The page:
McLaughlin, Ericsson at odds over Long Beach IndyCar traffic ‘cluster’
Sunday 10th April, 2022 - 7:32am
IndyCar Series leader Scott McLaughlin and Marcus Ericsson have pointed the finger at each other after both failed to get through to the Fast Six in qualifying at Long Beach.
Ericsson is set to start eighth and McLaughlin ninth at the third event of the season, after the latter had been on the front row for each of the first two races.
Unsurprisingly, traffic was a factor in qualifying on the tight Long Beach streets, with Jimmie Johnson (Chip Ganassi Racing) having already been pinged for interference of Graham Rahal (Rahal Letterman Lanigan Racing) in the first group that went out.
It was after the second round of qualifying, however, that drivers were left waiting for several minutes as stewards reviewed multiple incidents of possible impeding, only to decide that positions would indeed stand.
Romain Grosjean (Andretti Autosport), who got through to the Fast Six, was one of the drivers who came under review, but it was the #3 Team Penske entry and the #8 Chip Ganassi Racing entry which were seen in close quarters on television cameras.
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On their crucial, second runs, McLaughlin slowed exiting Turn 9, apparently with the intent of letting Ericsson through, but then they went side-by-side into Turn 10 and that seemed to compromise both for their next laps.
“Our car was awesome, there was nothing wrong with our car; the Snap-On Chevy’s very fast,” said McLaughlin on the Peacock broadcast as drivers waited for a decision.
“[It was] Just a cluster out there with the traffic.
“I don’t know what Marcus was doing; like, he came at me like on a fast lap, I tried to do the right thing and pull out of the way, and then he just stops, so clustered the whole thing up, and then everyone behind us… It was just a whole thing.
“I mean, I don’t know; we’re trying to find gaps out there but you think a guy’s on a fast lap, you make a gap for him, and then he stops right next to you and won’t let you back through…”
Ericsson, however, claimed that he had already been impeded by the New Zealander and was not about to let him have track position for the next lap.
“I’m on a hot lap here and he’s backing off and then he’s trying to pass me, so I don’t buy that, sorry,” said the Swede.
“He’s moving over for me because I’m on a hot lap and he’s already impeded my lap, I had to lift, and then he’s trying to get me back.”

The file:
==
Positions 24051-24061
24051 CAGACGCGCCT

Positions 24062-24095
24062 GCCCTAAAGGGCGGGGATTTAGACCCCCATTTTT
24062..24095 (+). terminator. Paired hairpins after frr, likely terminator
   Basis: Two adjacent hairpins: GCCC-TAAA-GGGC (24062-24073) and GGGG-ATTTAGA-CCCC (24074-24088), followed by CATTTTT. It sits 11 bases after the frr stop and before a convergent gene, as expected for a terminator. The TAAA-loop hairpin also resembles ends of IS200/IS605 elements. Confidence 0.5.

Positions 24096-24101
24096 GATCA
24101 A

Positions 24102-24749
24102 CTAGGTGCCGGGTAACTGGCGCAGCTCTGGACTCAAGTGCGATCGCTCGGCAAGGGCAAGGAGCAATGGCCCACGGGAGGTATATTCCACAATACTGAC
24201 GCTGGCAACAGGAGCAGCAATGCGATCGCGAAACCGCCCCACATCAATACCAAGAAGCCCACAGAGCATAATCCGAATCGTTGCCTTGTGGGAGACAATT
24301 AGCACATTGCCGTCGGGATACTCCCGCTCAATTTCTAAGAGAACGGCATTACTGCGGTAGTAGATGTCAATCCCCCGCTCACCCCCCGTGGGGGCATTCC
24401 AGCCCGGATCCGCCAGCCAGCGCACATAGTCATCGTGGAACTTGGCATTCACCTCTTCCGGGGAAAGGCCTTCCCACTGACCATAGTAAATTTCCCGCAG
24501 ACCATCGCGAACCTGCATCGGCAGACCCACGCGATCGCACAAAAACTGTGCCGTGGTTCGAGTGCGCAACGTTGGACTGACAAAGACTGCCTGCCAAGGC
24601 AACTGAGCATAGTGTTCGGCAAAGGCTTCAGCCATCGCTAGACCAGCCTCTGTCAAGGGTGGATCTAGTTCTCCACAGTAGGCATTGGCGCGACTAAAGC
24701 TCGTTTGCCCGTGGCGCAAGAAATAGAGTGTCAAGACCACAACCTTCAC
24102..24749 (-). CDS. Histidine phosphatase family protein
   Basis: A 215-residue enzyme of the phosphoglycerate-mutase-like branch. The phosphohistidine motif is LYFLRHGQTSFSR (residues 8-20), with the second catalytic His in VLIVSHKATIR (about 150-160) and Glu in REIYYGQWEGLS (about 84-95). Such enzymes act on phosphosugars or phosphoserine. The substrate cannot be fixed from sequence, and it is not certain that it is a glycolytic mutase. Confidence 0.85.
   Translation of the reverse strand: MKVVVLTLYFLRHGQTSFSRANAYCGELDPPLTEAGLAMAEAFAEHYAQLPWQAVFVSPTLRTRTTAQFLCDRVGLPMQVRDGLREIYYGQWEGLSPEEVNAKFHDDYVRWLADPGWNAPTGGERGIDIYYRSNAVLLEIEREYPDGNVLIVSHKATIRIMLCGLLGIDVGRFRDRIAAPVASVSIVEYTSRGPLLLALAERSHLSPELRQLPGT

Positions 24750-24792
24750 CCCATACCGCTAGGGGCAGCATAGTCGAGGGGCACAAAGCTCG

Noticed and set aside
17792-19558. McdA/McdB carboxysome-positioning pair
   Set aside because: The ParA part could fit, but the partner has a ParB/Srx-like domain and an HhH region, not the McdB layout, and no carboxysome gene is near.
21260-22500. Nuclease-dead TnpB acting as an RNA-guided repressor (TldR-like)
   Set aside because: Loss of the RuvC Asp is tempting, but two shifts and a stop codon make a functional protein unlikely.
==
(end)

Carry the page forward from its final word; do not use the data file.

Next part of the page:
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McLaughlin’s team-mate Will Power was also affected by traffic in Round 2 when he caught Pato O’Ward’s McLaren SP car at the Turn 11 hairpin which feeds onto the main ‘straight’.
However, the Queenslander, who qualified seventh, said that O’Ward was simply another victim of a chain reaction.
“I don’t know who was backing him up, but it kind of sucks when they do it in the hairpin because it ruins the money lap I was on for the first one, then you’ve ruined the next one because you’re on the guy’s gearbox,” recounted Power.
“That was it for me; obviously, by the third lap, your tyres are gone.
“It was the 5; Pato stopped in the hairpin,” added the #12 Penske driver.
“Clearly, he got held up by someone as well because he would have been going, so it’s just an accordion effect; there’s nothing you can do about it.
“It’s good when they do it on the back straight because you know, ‘Alright, I’m going to have to abort this lap,’ but when you get all the way to the hairpin, like in that last sector, there’s nothing you can do because it ruins that lap and the next lap after that.
“Being on his gearbox here, [when] you’re kind of within a second of the car [ahead], you can’t do much; you’ve kind of got dirty air.”
Despite starting Sunday’s (local time) 85-lap race from Row 5, McLaughlin is not especially fazed.
In fact, as the Formula 1 season continues in Melbourne this weekend, he plans to channel his inner Daniel Ricciardo in California.
“I’ll be bombing for sure, just having a big crack at it, so it’s going to be fun, it’s going to be exciting,” he declared.
“What did Danny Ric say; ‘Just lick the stamp and send it’? So, we’ll be right.”
The field is next on-track on Monday morning (AEST) for a half-hour Warm Up, before race start at 05:30 AEST.
Stan Sport’s live and ad-free coverage resumes tomorrow at 05:00 AEST.